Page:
Marcus Smart, playing with heavy heart, does 'little things' to help Celtics get a big win

Marcus Smart, playing with heavy heart, does 'little things' to help Celtics get a big win

BOSTON -- Marcus Smart was not feeling great prior to Friday’s game against the Denver Nuggets, and it had little to do with his sore oblique injury or the cold that kept him off the floor on Wednesday against Miami. 

Smart’s mind was on his late mother Camellia Smart who would have been 65 years old today. 

“I think about her all the time,” he told NBC Sports Boston prior to Friday’s 108-95 win over Denver. “All the time.”

Smart, who had nine points on 4-for-5 shooting in Friday’s win, has spent the bulk of his NBA career playing through an array of injuries and ailments, displaying the kind of mental toughness that he credits his mother instilling in him at an early age. 

The way he plays is indeed a living testament to the influence his mother had on him, both as a person and as a basketball player. 

That’s why all the talk and questions Smart has gotten lately about maybe taking a game off here or there and giving some of the many ailments he has time to heal up, is just chatter. 

“If I can play, I want to play,” he said.

And he did just that on Friday against the Nuggets, doing the little things that for years have contributed to some of Boston’s biggest wins. 

Near the end of the first quarter, Smart was guarding Gary Harris who tried to attack him off the dribble only for Smart to be in the spot Harris was trying to get to. 

That led to Harris losing the ball briefly. 

But just as important, it disrupted the Nuggets offense which led to a miss. 

And that miss was followed by a Celtics defensive rebound that was soon converted into a lay-up for Jaylen Brown that increased Boston’s lead to 28-18. 

In the third quarter, he forced Paul Millsap to turn the ball over which soon led to a 3-pointer by Kemba Walker which increased Boston’s lead to  63-53. 

Boston steadily pulled away for the win which extended the Celtics’ home winning streak to nine in a row, and improved their record to 16-5 - only the Los Angeles Lakers and Milwaukee Bucks have a better overall record than Boston.  

And Smart has certainly been a big part of the team’s success as he once again played a key role despite still having some soreness from his oblique injury. 

Of course, Wednesday’s game was just one of 82 on the regular-season docket. 

But every win, regardless of the opponent, should be cherished. 

Cherishing all victories? 

Chalk that up to another lesson taught by Momma Smart.

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Celtics vs. Heat start time changed to 8 p.m. ET after Lakers vs. Clippers postponed

Celtics vs. Heat start time changed to 8 p.m. ET after Lakers vs. Clippers postponed

The Boston Celtics were originally scheduled to take on the Miami Heat starting at 7:30 p.m. ET on Tuesday night.

However, the time of the game has changed in the wake of the NBA's decision to postpone the Los Angeles Lakers vs. Los Angeles Clippers game.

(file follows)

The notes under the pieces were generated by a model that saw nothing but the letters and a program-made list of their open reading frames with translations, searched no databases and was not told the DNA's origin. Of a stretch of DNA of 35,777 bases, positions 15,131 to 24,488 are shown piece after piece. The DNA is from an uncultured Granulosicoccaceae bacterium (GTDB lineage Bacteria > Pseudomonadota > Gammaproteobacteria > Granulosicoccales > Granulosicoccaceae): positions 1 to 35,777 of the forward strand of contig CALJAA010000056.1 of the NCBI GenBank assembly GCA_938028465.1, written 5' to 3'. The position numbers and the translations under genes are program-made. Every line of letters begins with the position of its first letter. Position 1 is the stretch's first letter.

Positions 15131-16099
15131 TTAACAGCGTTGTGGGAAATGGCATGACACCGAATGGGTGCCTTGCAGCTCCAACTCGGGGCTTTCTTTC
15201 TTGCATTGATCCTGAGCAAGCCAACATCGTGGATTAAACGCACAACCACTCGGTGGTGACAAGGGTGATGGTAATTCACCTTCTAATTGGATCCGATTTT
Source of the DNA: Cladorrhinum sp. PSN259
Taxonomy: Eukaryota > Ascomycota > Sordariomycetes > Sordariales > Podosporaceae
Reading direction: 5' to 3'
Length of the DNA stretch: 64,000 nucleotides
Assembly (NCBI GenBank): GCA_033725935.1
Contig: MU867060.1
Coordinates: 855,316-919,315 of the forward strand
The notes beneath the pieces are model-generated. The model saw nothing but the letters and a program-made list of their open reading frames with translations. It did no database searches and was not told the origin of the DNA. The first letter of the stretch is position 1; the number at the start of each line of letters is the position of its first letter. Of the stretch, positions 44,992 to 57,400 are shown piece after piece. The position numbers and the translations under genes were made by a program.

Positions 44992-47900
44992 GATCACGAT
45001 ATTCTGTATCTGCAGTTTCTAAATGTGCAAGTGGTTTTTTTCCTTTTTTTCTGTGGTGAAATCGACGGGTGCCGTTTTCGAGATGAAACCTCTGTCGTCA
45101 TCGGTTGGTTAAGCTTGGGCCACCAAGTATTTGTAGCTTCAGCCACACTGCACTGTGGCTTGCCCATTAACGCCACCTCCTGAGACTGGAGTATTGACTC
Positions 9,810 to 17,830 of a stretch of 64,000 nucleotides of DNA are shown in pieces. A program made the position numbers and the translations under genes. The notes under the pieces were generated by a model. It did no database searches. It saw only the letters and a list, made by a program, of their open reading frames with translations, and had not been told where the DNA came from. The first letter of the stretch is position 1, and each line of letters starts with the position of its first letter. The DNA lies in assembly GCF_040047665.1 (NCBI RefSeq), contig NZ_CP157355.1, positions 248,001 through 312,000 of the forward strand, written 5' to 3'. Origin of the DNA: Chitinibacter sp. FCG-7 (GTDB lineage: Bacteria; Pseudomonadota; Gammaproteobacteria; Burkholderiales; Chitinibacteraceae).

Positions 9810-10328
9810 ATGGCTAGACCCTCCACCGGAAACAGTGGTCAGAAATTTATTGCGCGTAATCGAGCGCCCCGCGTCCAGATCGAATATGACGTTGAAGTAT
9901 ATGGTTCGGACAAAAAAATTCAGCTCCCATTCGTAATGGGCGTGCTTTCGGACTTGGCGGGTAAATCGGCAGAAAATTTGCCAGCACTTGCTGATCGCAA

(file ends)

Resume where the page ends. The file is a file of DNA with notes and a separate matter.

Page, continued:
The battle for L.A. was originally scheduled to take place at 10:30 p.m. ET on Tuesday and would air after the conclusion of Celtics-Heat on TNT. But with the former game no longer being played in the aftermath of Kobe Bryant's death, TNT has elected to move back the start of the Celtics game into the 8 p.m. ET window.

The Celtics will enter Tuesday night's game with a record of 30-15 while the Heat sit at 31-14, pending the result of their Monday night game against the Orlando Magic.

Pregame coverage of the contest will begin on NBC Sports Boston at 7 p.m. ET with Celtics Pregame Live.

Kendrick Perkins explains how Kobe Bryant's passing made him squash beef with Kevin Durant

Kendrick Perkins explains how Kobe Bryant's passing made him squash beef with Kevin Durant

The NBA was dealt a massive blow on Sunday afternoon when Kobe Bryant and his 13-year-old daughter Gianna died in a helicopter crash.

The shocking death of the 41-year-old NBA legend prompted an outpouring of emotion from a number of Boston-based athletes. But perhaps one of the most touching ones came from former Boston Celtics center Kendrick Perkins.

Perkins reached out to Kevin Durant on Twitter and sent him a message of love in hopes of ending a Twitter beef that had taken place between the two in recent weeks. Here's a look at his Twitter message to Durant.

In an exclusive phone interview with NBC Sports Boston, Perkins opened up about exactly why Kobe's death prompted him to send that message to Durant.

"I'm not about to let that go another day down the drain behind a B.S. Twitter beef that's not called for," Perkins said to NBC Sports Boston's Gary Tanguay. "And our brotherhood, our friendship is more valuable."

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Perkins also hoped his message to Durant would inspire others to bury the hatchet with anyone they were having problems with but still loved.

"And I also wanted the world to see, hey, if you having problems with a loved one, a friend, a family member, whoever, hey. Life is too short. The next 60 seconds is not promised. Nip that in the bud and heal those wounds with those people that you love and get past it. That's what I wanted to do," Perkins said. "And I wanted to reach out to KD to let him know like, I love you bro. And I'm not afraid to let the world see that I love you."

Durant has yet to respond to Perkins, but the two former teammates -- and brothers, as Perkins noted -- will likely reconcile. And in a way, that's a beautiful way to tribute Bryant's untimely and tragic passing.

Don't miss NBC Sports Boston's coverage of Celtics-Heat, which begins Tuesday at 7 p.m. with Celtics Pregame Live. You can also stream it on the MyTeams App.